Thursday, October 17, 2013
Grief: A Crazy Carousel
Grief doesn't seem much like stages to me. It seems more like a crazy carousel. Here are the lyrics to an old Jacques Brel song:
We're on a carousel
A crazy carousel
We're on a carousel
A crazy carousel
And now we go around
Again we go around
And now we spin around
We're high above the ground
And down again around
And up again around
The singers sing each verse faster and faster until you feel like you are spinning out of control.
When i try to stay in my "what a wonderful life" space I get tired. When I fall into my "I'm exhausted. It's too hard" space i know that isn't the whole truth. The whole isn't in the hole - it's outside it.
I went back and looked through all the blog posts I have written. I only read a little, and looked through the titles. It made me a little dizzy, a little bored and a little frustrated. I seem to repeat the same topics over and over again. I have read about people who don't feel sad very long. I say that they aren't uncaring and I don't judge them but that's not entirely true. There are people I have known who have died that I don't grieve for the way I grieve for my husband Artie. I had difficult parents and I didn't grieve for them at all. I have friends that I loved very much and I am sad that I they are dead but I don't have the kind of loneliness around them that I have with Artie. It isn't that I don't love my friends properly; it's only that they weren't the heart and soul of my life the way Artie is. If i loved Artie less perhaps I would grieve less. There is a part of me that really does think that the depth of grief has to do with the depth of love. It's difficult for me to believe that you could love someone deeply and completely and not miss them every day for the rest of your life.
It doesn't have to be a spouse. People on this carousel about their parent's death, a child or a grandchild's death, a friend, a sibling, a pet. It isn't about the relationship - it's about the essential nature of the relationship. It's a very crowded carousel.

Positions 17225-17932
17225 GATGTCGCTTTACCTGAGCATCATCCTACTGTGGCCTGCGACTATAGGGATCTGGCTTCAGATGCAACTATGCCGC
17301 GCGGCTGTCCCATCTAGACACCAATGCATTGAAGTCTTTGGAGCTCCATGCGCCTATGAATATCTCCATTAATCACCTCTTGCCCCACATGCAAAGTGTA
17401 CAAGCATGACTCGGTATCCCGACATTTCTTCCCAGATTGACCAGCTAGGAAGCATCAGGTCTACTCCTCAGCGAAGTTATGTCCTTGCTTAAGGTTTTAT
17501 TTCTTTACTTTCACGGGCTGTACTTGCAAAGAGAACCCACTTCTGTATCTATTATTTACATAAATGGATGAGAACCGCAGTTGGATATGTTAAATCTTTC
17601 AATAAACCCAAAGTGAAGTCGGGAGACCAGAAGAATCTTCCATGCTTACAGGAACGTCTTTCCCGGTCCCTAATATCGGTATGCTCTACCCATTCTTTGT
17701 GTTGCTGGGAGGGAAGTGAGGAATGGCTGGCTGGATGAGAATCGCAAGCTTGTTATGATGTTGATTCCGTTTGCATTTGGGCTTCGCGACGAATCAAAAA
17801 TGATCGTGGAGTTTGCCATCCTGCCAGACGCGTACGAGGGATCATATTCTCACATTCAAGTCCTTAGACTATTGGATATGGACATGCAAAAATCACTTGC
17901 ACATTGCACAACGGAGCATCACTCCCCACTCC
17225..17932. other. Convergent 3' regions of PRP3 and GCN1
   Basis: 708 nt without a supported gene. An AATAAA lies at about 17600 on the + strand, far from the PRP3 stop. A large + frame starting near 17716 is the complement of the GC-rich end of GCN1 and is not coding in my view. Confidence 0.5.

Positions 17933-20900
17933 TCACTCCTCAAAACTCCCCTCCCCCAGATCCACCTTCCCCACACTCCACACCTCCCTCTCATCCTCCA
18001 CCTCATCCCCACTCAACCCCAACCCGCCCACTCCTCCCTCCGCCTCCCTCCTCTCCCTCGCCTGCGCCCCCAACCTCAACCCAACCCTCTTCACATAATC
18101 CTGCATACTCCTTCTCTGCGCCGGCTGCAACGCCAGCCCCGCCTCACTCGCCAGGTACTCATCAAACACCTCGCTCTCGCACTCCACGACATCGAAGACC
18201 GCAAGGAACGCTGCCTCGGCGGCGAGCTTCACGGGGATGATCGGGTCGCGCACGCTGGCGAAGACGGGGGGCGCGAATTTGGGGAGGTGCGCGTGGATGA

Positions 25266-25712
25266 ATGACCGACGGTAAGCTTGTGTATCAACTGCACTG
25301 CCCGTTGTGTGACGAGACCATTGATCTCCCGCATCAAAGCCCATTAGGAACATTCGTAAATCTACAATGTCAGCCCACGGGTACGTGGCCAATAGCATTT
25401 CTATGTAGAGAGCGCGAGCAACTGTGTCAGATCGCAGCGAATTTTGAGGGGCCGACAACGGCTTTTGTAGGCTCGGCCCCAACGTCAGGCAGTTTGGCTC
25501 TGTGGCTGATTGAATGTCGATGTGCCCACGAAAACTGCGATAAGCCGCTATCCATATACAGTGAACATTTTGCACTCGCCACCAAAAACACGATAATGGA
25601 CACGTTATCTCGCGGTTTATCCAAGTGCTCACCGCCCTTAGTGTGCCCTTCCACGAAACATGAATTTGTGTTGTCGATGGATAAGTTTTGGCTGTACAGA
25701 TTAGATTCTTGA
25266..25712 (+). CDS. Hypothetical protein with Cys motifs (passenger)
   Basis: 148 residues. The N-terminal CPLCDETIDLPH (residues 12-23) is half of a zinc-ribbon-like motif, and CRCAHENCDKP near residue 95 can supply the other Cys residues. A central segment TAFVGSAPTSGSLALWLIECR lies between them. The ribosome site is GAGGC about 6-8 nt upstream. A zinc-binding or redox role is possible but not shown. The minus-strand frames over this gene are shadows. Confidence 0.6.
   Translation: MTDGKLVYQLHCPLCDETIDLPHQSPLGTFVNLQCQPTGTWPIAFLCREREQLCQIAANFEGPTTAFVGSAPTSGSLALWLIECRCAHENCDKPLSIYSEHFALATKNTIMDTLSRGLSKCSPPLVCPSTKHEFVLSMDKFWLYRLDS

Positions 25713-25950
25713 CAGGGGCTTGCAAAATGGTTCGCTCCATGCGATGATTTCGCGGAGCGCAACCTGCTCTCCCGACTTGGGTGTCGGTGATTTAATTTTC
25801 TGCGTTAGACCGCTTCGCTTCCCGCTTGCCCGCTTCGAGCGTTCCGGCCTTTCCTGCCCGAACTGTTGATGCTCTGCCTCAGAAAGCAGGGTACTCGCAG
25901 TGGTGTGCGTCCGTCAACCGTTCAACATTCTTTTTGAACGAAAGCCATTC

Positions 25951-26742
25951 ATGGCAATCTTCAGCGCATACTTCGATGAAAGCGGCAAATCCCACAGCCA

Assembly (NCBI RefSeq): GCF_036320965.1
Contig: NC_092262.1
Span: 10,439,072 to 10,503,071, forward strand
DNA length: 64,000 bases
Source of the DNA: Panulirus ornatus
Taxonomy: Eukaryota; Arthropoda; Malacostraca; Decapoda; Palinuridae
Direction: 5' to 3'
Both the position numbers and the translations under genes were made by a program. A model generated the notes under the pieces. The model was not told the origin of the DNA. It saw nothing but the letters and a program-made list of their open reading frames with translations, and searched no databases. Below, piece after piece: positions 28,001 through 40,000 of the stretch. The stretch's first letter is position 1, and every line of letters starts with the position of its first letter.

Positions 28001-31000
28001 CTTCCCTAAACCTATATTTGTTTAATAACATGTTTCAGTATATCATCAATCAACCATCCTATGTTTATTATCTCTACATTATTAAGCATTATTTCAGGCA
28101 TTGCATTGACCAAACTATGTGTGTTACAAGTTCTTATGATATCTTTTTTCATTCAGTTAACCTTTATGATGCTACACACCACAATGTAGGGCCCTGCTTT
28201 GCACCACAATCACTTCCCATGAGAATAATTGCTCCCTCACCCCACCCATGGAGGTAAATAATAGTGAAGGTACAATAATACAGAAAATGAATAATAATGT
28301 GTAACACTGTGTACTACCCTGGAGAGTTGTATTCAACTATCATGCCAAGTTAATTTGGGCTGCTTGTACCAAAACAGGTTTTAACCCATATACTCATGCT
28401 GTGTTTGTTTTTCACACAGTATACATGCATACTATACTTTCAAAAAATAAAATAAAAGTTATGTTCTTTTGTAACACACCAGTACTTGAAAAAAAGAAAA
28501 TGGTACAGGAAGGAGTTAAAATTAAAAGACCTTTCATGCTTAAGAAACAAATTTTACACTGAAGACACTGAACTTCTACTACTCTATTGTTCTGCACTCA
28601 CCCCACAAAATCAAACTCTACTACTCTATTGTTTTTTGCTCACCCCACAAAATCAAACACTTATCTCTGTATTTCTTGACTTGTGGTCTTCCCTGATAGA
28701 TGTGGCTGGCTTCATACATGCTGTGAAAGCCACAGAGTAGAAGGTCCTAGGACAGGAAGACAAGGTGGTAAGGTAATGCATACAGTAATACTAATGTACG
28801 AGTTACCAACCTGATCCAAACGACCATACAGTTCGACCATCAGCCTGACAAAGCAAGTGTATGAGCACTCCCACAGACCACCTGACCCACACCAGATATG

I say the same words. That grief can be transformative so that it inspires you to live fully instead of deadening you. I can look into my husband Artie's eyes and listen to what he would say to me; feel his love still surrounding me. I keep his smile going by living double for him and for me. I plan my weeks so that I have fun things to do. I could write stories all day about my granddaughter. Gwendy blue eye's pink fish died and was caught in a plastic plant in the tank. She said, "Fish stucky. Fish stucky." When Erin got the net it was obvious as the fish floated up to the top of the tank that it iwas definitely dead. Erin couldn't just replace it. Gwendy was right there so Erin told her that her fish had gone to the "Great Unknown". Gwendy said, "Okay." Then Erin flushed it down the toilet - to help it on the way to the "Great Unknown." Gwendy said "Bye Bye." That night Gwendy asked about the fish and repeated "Great Unkown." I wonder where she thinks that is. Does she think her fish is gone to swim with Nemo and Dory? I told Erin, laughing, "Terrific! Now if I tell her that Grandpa Artie and your best friend Jon are with pink fish in the "Great Unknown" Gwendy will think we all wind up flushed down the toilet one day.